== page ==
A new computer simulation helps explain the existence of puzzling supermassive black holes observed in the early universe. The simulation is based on a computer code used to understand the coupling of radiation and certain materials.
Some 290 million years ago, a star much like the sun wandered too close to the central black hole of its galaxy. Intense tides tore the star apart, which produced an eruption of optical, ultraviolet and X-ray light that first reached Earth in 2014.
Scientists have developed a model that suggests that debris that was pushed into space from an asteroid or other body slamming into Mars around 4.3 billion years ago and alternates between becoming a planetary ring and clumping up to form a moon.
On April 5-14 2017, the team behind the Event Horizon Telescope hopes to test the fundamental theories of black-hole physics by attempting to take the first ever image of a black hole's event horizon (the point at which theory predicts nothing can escape).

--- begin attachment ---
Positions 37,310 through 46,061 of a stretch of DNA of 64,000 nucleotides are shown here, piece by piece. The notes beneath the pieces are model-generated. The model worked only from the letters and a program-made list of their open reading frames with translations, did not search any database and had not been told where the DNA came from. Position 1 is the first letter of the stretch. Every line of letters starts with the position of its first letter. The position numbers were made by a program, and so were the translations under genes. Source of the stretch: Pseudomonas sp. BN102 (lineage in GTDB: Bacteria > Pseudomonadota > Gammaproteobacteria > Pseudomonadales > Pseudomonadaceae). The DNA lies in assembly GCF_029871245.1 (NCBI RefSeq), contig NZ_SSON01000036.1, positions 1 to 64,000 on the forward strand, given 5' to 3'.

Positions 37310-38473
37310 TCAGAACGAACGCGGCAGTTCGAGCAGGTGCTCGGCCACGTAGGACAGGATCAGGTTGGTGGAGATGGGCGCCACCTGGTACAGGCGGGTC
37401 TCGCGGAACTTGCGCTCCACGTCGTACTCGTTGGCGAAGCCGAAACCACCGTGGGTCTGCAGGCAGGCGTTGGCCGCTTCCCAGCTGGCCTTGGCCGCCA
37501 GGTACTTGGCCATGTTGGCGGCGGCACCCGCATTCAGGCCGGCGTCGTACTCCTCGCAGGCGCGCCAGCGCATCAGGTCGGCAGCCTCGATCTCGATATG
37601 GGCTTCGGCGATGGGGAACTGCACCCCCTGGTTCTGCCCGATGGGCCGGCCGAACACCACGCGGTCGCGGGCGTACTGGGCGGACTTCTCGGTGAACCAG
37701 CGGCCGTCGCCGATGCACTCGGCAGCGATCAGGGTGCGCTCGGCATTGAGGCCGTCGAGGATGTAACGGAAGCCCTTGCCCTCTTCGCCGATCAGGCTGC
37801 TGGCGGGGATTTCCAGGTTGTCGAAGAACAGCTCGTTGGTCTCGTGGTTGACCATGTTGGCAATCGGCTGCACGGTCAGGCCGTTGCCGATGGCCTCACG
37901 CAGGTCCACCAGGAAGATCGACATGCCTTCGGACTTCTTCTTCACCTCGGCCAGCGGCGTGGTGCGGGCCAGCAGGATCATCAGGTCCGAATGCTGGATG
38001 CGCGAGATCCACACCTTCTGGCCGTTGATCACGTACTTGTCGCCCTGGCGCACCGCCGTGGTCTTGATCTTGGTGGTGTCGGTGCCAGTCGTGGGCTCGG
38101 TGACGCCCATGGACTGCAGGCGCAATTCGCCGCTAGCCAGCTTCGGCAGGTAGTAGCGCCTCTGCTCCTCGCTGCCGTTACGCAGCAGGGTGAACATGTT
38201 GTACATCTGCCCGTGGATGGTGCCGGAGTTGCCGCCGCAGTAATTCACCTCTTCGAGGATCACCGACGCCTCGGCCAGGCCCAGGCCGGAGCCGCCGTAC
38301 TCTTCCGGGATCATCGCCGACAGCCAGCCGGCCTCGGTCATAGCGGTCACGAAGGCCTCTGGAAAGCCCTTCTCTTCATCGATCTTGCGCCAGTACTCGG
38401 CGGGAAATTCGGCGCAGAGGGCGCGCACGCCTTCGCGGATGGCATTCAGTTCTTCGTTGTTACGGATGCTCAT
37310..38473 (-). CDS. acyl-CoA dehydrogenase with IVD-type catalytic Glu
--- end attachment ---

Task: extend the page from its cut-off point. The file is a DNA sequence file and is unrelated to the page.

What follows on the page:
Using asteroseismology, an international research team discovered a surprising alignment of the rotation axes of stars in open clusters, shedding light on the conditions in which stars are formed in our galaxy.
Astronomers have found evidence of a star that whips around a likely black hole twice an hour. This could be the tightest orbital dance ever seen by a black hole and a companion star in our own Milky Way galaxy.